Quixe TypedArray feature?

So I spent a few hours modifying Quixe to use the TypedArray feature (a recent addition to Javascript). The idea is that instead of storing main memory as a Javascript array of Javascript numbers (which are really doubles, ferchrissake) we store it as a true byte array (Uint8Array).

I figured that this would be faster. However, I’m getting mixed results. For Glulxercise (the VM unit test), it runs about 9% faster (Firefox and Safari). However, Reliques of Tolti-Aph (our favorite I7-generated torture test) is about 9% slower on Safari. For Firefox, RoTA is about 5% faster when compiling code – it’s more or less a wash when executing cached code.

(I have not yet tested this with iOS Safari (mobile WebKit) – I really should, since that’s the real-life low-end platform.)

I guess the diagnosis here is that making main memory a byte array is faster when you’re running code that accesses main memory a lot. (Glulxercise does this, because it exercises every VM opcode on main memory, local variables, and the stack.) However, that’s not normal game code; the I7/I6 compiler is good about keeping most accesses in locals and the stack. So in real life, the gain is outweighed by overhead.

Anybody have experience with this?

Thinking out loud here:

  • Byte arrays are more compact, I assume. Is the speed hit worth the reduced memory profile?
  • I guess I could make the stack and locals into Uint32Arrays. That would be more work. (My existing stack code relies heavily on the array.push() method. Uint32Array is fixed-size and has no push method.)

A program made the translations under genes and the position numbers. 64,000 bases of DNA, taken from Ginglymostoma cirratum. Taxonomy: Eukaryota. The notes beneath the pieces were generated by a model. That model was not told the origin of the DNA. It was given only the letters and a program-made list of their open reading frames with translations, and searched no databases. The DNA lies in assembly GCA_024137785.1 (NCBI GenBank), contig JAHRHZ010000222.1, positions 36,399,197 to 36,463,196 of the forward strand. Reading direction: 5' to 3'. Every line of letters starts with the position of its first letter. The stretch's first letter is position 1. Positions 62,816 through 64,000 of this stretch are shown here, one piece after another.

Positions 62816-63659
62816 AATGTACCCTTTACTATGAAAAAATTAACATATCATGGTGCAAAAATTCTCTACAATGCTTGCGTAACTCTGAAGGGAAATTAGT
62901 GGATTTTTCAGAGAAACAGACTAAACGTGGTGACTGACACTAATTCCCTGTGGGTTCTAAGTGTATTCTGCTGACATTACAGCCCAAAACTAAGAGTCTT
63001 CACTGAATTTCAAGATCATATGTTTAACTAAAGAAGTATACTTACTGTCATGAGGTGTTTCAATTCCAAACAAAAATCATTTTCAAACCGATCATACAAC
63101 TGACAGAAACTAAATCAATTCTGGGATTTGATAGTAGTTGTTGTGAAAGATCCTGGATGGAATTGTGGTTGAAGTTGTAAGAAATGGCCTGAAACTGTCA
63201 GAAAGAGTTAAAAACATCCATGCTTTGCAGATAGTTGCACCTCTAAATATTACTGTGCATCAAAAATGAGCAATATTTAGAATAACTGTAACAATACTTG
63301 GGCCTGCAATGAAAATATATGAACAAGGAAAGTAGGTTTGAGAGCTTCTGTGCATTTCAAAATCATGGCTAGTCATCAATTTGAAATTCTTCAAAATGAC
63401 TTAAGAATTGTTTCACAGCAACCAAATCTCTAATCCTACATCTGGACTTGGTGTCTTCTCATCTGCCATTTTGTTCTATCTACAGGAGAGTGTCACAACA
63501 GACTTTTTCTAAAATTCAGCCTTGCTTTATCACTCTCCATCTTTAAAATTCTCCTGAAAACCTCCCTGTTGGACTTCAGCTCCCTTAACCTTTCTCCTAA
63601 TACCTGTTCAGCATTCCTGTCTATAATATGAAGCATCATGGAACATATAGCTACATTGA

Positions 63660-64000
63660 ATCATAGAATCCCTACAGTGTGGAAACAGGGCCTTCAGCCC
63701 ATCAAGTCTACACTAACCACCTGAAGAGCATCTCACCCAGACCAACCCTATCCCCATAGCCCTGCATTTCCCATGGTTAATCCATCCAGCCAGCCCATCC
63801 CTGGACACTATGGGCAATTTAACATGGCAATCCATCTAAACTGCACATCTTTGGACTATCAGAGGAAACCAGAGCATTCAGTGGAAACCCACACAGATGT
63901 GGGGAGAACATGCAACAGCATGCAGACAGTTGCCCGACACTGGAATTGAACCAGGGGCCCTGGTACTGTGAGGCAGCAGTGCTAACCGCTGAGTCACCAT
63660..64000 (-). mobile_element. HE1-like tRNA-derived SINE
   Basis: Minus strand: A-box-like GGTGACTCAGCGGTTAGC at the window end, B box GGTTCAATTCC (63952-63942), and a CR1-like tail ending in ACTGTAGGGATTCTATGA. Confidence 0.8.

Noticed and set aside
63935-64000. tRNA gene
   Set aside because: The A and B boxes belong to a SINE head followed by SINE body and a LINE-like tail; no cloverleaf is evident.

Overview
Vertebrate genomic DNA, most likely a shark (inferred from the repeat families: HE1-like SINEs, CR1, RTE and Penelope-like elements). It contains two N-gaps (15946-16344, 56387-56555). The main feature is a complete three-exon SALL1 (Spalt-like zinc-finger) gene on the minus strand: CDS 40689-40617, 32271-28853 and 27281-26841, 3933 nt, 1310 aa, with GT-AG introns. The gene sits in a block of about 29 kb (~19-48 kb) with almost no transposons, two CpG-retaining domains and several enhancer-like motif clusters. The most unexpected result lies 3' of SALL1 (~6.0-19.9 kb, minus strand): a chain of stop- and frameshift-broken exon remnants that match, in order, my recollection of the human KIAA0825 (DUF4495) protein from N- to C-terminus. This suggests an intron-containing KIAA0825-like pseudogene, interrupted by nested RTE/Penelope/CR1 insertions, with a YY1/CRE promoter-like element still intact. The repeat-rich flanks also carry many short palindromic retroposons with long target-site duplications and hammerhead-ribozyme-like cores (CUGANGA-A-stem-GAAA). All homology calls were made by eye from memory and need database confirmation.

• Crap, I didn’t array-ize the save-undo routine. I hope the overhead cost isn’t all there! (Quick test) Nope.

This is why I want to collect a whole bunch of slow code for a performance test suite using my Benchmarking extension… will be a better torture test than Reliques.

You’ve removed the number casting code?

Although there’s a lot that happens off the main memory, the main memory still needs to be accessed a lot. Maybe the slow down is that 8bit access is rare? Have you tried using a DataView instead? (Problem: not in Firefox yet.) Another thing to try is using a Uint32Array, like Nitfol does.

Lastly, changing to a fixed size stack could be a possibility. You can’t push on to it, but you could copy the values to an even large one if that was required.

Also, if there really is an overhead I’d consider that a browser bug. If we can pin down the slow test cases we can report them - I’ve done it before.

I removed the “& 0xFF” from all the main-memory writes, if that’s what you’re asking. Computations still have a lot of “>>> 0” scattered around them.

8-bit access is most common during compilation, actually.

The problem with using a uint32 array for main memory is that the architecture doesn’t distinguish between aligned and unaligned writes. So you wind up needing an alignment test on every read and write. This is not necessarily a disaster, mind you.